1. I stick to low-carb/high fat almost all of the time, usually 30g or fewer carbs, 99% of the time 40g or fewer. I know from pre-op that this leads to me feeling less hunger - it was the only way I could eat less before surgery without feeling like I was starving to death. I really like carbs, like to a problematic degree, and I know how they make me feel: they make me crave more of them. It's not just a craving thing, though. It's that stomach rumbling, "I gotta eat something right now!" sort of feeling. Like a few hours after eating a carby meal (pancake breakfast, big plate of pasta, Asian food with lots of white rice, candy, cookies, whatever), I feel ravenous. If I don't eat that stuff, that stomach rumbling ravenous feeling doesn't happen. This is me, and as I'm sure you know from reading this forum ad nauseam, everyone's reactions to everything seem to vary quite a lot, so no guarantee that's what happens to you, or really anyone else. But I know that it happens to me. 

2. Knowing that this rumbling stomach feeling is because of how my digestive hormones are reacting to too many carbs, I have committed myself to very purposefully forcing my brain to reassign that feeling to "reaction to carbs" (insulin, ghrelin, leptin, who knows what else) rather than to "hunger". It's not hunger. It happens a couple of hours after I eat carbs, when I shouldn't feel hungry if things are working correctly. Previously, I always interpreted it as actual hunger, and proceeded to eat something to make it go away (which works! for a while). If I was being smart, I would eat something with protein, and the feeling would go away. If I was being stupid, I would eat more carbs, what my body was screaming for, and the feeling would go away, only to rear its ugly head again pretty soon after, triggering a spiral of eat/"hunger"/eat/"hunger" that would sometimes last for days. It's not REAL hunger - that feels like being empty, low on energy, light headed, or whatever else accompanies low blood sugar due to needing to eat. It's also not hedonic hunger, I think, because it's not just my brain wanting something to satisfy its habit of turning to food for pleasure, entertainment, comfort, etc. It's something different. It feels like a drive to eat, like "I feel this gnawing feeling in my stomach, and if I put some food in there it will go away" *quiet whisper* "it will go away better if it's crackers or cookies or chips or pizza or ice cream or pasta or..."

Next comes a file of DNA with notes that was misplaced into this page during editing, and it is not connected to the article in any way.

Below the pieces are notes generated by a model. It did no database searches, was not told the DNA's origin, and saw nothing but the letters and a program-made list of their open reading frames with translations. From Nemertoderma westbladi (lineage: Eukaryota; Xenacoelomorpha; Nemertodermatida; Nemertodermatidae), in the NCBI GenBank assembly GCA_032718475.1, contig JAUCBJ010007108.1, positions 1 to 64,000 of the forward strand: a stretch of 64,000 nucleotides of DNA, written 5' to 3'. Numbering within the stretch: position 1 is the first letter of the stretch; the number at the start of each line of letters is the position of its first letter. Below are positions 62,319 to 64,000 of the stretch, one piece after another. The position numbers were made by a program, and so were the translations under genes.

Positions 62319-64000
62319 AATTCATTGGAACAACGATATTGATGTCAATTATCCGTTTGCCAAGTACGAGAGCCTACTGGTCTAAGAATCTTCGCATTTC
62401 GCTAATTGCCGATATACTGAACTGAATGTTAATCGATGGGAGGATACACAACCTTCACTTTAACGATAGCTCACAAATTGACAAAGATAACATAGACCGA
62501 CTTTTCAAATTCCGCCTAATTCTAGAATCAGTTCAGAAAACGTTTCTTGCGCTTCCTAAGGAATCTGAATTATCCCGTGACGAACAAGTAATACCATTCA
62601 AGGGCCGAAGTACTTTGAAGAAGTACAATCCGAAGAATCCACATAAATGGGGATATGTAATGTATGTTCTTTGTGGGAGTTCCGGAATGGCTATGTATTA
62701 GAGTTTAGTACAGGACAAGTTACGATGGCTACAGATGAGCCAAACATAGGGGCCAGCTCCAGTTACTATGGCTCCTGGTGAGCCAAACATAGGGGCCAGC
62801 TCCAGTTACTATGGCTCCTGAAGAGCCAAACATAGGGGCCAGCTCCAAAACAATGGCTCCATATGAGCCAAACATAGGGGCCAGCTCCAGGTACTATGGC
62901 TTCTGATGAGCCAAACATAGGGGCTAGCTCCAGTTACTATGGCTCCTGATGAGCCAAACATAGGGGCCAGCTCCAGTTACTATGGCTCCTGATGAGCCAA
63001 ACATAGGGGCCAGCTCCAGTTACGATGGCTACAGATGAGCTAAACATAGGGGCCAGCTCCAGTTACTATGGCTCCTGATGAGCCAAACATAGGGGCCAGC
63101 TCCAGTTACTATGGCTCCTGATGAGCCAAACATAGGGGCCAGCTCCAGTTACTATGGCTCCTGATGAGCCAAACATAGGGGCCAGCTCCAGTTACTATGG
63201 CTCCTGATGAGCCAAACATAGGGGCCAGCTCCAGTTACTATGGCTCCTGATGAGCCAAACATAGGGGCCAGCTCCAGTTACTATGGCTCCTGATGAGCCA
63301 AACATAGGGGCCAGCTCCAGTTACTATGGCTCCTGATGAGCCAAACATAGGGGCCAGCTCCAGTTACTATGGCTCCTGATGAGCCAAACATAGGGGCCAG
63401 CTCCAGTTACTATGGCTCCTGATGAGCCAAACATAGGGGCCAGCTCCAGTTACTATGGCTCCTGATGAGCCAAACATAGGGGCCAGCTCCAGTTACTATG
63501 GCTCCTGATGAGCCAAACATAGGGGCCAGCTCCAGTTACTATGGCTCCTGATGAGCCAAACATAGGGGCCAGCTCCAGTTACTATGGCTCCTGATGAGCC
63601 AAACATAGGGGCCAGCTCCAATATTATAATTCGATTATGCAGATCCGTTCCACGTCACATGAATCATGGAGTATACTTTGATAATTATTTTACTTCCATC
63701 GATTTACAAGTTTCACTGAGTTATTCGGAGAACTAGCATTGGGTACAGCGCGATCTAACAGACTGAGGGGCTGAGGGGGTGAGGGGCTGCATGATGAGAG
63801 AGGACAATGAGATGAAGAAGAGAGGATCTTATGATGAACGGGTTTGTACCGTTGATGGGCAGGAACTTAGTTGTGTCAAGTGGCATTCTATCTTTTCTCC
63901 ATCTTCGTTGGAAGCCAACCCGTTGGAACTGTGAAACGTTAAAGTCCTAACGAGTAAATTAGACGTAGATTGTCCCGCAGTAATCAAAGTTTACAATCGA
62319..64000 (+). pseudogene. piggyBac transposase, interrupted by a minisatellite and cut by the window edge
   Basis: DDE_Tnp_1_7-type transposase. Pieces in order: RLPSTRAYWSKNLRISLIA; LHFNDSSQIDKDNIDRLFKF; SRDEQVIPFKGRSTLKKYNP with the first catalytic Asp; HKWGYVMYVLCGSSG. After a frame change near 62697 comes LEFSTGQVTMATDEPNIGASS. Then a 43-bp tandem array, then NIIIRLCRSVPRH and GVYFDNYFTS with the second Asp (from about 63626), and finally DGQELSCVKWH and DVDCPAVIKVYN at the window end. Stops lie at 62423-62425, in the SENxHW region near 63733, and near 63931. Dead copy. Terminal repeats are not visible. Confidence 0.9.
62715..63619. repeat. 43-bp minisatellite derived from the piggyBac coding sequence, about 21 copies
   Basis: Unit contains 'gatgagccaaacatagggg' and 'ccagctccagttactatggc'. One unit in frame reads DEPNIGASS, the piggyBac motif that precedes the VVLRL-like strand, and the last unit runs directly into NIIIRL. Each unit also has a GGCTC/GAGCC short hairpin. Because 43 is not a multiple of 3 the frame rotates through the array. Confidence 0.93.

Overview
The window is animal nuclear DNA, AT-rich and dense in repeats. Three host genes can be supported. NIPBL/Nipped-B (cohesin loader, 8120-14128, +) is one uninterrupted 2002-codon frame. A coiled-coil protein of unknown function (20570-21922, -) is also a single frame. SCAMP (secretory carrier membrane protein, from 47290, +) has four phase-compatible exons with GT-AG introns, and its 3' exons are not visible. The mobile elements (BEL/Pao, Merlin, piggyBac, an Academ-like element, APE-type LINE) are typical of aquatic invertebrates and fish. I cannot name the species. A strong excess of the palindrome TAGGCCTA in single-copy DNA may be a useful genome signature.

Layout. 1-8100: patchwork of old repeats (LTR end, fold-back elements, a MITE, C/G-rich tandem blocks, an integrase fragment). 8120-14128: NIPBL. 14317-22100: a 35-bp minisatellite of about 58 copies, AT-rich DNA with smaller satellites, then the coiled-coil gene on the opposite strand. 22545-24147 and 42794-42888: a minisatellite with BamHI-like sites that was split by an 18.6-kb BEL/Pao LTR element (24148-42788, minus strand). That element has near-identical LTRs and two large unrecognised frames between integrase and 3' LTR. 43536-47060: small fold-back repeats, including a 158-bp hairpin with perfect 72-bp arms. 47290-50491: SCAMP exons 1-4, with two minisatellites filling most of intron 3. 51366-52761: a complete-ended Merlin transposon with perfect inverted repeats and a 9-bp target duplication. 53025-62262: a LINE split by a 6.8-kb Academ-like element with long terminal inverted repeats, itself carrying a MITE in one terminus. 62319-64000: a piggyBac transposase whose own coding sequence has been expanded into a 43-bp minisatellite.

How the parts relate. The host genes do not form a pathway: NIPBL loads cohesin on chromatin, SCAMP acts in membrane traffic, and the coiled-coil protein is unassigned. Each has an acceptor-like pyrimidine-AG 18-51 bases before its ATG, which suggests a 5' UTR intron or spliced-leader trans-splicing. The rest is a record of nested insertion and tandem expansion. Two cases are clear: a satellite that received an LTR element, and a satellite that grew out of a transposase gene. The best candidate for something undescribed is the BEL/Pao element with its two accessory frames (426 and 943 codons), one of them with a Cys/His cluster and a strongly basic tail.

SO, after thinking long and hard about this, and also watching my favorite hot bariatric surgeon, Dr. Matthew Weiner, talk about this in his video about head hunger, I decided to re-name that rumbling stomach, drive to eat something feeling as "reaction to carbs." I had it a fair bit in the first couple of weeks after surgery when I was drinking watered down juice and applesauce and stuff (sugar), but every time it happened, I just told myself, "That's your body having a reaction to carbs. You're not hungry." I drank some water or herbal tea or whatever, and the feeling generally went away pretty quickly. It does come back every time I eat too many carbs - like after the dinner party - but calling it by the better descriptor, rather than hunger, has made it so that I don't want food when it happens. What I want is for the feeling to go away! So, instead, I drink some water, eat some protein, or go for a walk, and it does. Then, I think about what caused it, and try to avoid that in the future. That's why I take giant horse pill calcium instead of delicious calcium chews - the chews have just enough carbs to trigger that feeling, and I hate that feeling. Fruit doesn't do it, maybe because the sugar is bundled with fiber, so I eat some fruit. Dairy doesn't seem to do it, either, so I eat a ton of yogurt and milk and cheese. That's basically where all my carbs come from, though, besides beans, which I eat in small quantities, too. Fake sugar often sets off this reaction in me, too, which means that living where I do now and not having access to very much fake sugar stuff is probably very good for me. 

Wow, talk about a long answer to a short question... 

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17 hours ago, CJireh said:

Wow! You did terrific both at the dinner party AND the next day  (my downfall was always after the party!)

 

I totally hear you on the day after thing. This relates to my comment to Carina, actually. My favorite thing to do the day after I had hosted a party was to go to the kitchen and make snacks out of leftovers - like all day long. I suspect I ate more the day after than the day of many times. Carbs -> carbs -> carbs -> carbs... 

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It sounds like you were calm and collected at the party.  Kudos to you!  The idea to test out some different foods so that you can cope better in social situations is a good one; I'm not sure how I'm going to handle that first happy hour when it inevitably comes, and your post provides some good food for thought on that. 

I love the way you describe your "reaction to carbs"; it is exactly how I feel when I eat carbs.  I, too, have been very careful in selecting my vitamins, because I've tried the fancy bariatric chews and they give me that same fake-empty feeling in my stomach.  There is no doubt that carbs got me to where I am today - needing WLS.